Cross-border payments can be rough seas for any company. Data suggests SMEs in particular are struggling to grow internationally because they fear the consequences of a lack of expertise and knowledge in going global, but corporates of any size expose themselves to new risk when entering new markets.
The challenges are vast, from being able to reach customers in an unfamiliar territory to running afoul of local regulations. But transacting across borders is one of the largest challenges, especially when it comes to paying overseas suppliers.
Data from one cross-border payments firm Tipalti, released recently, found that as the volume of cross-border B2B payments increases, so does the error rate. Analysts pointed to a lack of consistency in their payment practices: Sixty-three percent of executives surveyed said their standard payment operations aren’t able to handle payments to international suppliers, forcing businesses to deploy some special type of process and create multiple banking relationships to get the job done.
And amid these challenges are rising geopolitical concerns and fluctuating FX rates that makes cross-border payments even more of a headache for accounts payable.
One industry especially exposed to all of these challenges is the travel space. Travel companies working with travel suppliers to meet new demands in both business and consumer travel have to juggle the realities of a world in which fraud and volatility are constant.
In fact, travel firms are frequently blindsided by the costs of cross-border B2B payments, says eNett International, a company that facilitates cross-border B2B payments for the travel industry. Last year the firm released research that found travel agencies may be paying up to 3 percent more on cross-border payments to suppliers and business partners thanks to hidden fees.
“Consumers are demanding ever more exotic destinations, and as the range of countries offered by agencies grows, so does the number of currencies,” explained Anthony Hynes, CEO and managing director at eNett, which recently announced three more currencies that are now supported by its services.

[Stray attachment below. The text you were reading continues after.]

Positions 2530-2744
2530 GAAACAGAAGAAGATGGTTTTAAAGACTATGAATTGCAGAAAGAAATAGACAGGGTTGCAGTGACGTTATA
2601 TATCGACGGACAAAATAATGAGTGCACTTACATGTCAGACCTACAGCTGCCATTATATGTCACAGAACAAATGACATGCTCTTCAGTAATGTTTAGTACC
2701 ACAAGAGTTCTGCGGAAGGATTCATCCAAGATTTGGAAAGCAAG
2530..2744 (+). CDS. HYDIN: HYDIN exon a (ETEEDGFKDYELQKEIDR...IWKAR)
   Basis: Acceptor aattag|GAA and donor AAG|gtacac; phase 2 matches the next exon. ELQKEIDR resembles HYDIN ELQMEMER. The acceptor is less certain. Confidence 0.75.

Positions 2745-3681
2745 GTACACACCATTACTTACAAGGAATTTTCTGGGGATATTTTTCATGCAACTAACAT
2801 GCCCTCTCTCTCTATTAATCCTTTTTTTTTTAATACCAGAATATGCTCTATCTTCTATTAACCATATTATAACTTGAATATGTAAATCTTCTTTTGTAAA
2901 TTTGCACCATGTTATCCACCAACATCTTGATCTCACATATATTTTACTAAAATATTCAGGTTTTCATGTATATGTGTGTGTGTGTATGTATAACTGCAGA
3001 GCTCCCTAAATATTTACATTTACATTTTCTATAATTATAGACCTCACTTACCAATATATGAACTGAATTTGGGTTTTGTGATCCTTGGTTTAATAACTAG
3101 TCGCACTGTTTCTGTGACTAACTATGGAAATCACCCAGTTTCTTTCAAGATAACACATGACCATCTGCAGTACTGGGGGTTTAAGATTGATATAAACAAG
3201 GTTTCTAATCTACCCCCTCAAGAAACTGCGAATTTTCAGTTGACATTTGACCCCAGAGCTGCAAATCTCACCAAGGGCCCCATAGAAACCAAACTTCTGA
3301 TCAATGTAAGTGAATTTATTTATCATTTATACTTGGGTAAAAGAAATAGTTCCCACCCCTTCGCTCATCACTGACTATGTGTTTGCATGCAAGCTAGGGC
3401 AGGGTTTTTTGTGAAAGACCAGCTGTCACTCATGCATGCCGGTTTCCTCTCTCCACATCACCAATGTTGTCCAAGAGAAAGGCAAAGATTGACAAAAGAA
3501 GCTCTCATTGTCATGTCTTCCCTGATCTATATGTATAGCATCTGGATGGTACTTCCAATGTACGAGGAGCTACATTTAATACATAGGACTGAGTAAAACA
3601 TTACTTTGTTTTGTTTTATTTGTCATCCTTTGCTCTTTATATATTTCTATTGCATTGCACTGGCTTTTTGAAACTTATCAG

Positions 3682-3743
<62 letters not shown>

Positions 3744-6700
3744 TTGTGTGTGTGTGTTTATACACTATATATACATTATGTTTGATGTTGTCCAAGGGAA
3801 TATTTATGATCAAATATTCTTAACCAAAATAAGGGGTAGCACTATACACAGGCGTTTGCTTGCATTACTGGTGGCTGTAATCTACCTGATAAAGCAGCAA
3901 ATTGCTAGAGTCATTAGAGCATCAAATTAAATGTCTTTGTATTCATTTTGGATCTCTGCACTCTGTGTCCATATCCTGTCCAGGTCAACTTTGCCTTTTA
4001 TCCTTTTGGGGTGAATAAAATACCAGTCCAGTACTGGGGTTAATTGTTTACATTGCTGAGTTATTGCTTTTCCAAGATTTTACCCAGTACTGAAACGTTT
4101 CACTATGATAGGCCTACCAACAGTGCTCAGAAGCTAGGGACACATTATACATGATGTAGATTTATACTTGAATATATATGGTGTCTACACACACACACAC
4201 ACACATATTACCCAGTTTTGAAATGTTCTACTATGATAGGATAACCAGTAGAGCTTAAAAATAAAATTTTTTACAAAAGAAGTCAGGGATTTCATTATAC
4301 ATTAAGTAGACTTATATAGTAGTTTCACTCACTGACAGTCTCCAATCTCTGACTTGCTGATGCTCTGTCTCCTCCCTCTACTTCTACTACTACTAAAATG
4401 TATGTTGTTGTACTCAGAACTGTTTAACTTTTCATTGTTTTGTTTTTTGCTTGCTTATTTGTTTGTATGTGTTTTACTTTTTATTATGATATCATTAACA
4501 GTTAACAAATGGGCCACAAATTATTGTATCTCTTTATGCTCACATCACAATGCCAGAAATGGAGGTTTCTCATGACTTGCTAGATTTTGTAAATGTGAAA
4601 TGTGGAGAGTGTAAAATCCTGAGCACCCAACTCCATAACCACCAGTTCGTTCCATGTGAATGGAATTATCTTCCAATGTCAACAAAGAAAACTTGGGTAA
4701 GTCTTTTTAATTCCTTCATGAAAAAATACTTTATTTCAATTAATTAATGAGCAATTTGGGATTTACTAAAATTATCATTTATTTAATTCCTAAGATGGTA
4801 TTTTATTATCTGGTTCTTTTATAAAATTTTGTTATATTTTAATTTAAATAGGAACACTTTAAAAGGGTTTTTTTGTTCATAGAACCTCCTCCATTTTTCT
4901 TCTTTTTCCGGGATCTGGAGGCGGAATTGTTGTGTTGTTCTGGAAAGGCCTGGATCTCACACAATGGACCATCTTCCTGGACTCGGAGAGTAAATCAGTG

He cited data from Phocuswright, which found that the number of travel companies that accept payment in more than 10 currencies has doubled in the past three years to 12 percent. So while these firms must accept across currencies, they are also forced to pay suppliers across more currencies, too.
FX volatility, therefore, can thwart a steady cash flow. Hynes highlighted the impact of Brexit, in particular, when exploring how this volatility can impact the B2B travel payments space.
“One of the most visible consequences of the Brexit vote was the instant drop in the value of the pound,” he said. “Many travel companies book with suppliers but don’t settle until later. Fluctuation in currency after booking means, when it comes to settlement, travel companies can see their already-tight profit margins eroded.”
In several cases, Brexit has forced travel booking companies to pass on those lost margins to customers with higher costs and fees. But there is a bright side, Hynes said.
“The positive thing about Brexit is that it will cause travel companies to reassess their international payments approach,” he said, “and realize the cost savings and benefits that are available with alternative payment options.”
But there are other risks that must be addressed in this industry, the executive warned.
“Travelers are becoming more adventurous; this means travel companies are doing business in new markets with a wider range of previously unknown suppliers,” he explained. Not only does this complicate the ability for businesses to make payments in new currencies, but it also exposes these firms to new types of risks. Unknown suppliers may lead to a failure to receive services already paid for or exposure to fraud, he said.
Virtual account numbers (VANs) and virtual cards are one way to mitigate some of the risks of cross-border payments, he said.
“Simply put, VANs are a safe, easy and fast way to make international transactions,” Hynes stated. “As VANs are accepted wherever a Mastercard is online, travel companies can expand into new markets quickly and easily without the expensive setup costs.”
He added that VANs also typically cost less than traditional payment rails like international bank transfers — which not only lead to expensive fees, but also, according to the latest data from Tipalti, can be prone to errors. Plus, he noted, v-cards can protect against supplier default.
“We have a customer who was able to charge back $1.5 million when one of its suppliers went bust,” said Hynes.
Virtual cards aren’t the sole option businesses have when trying to pay a supplier — nor are they the sole remedy for issues in cross-border payments like fraud, supplier default and FX fluctuations. But proponents of the payment rail say, for the travel industry in particular, the virtual card could be the best choice. According to Mercator Advisory Group, the travel industry represents a significant portion of the more than $95 billion in gross spending that the B2B virtual card industry saw last year.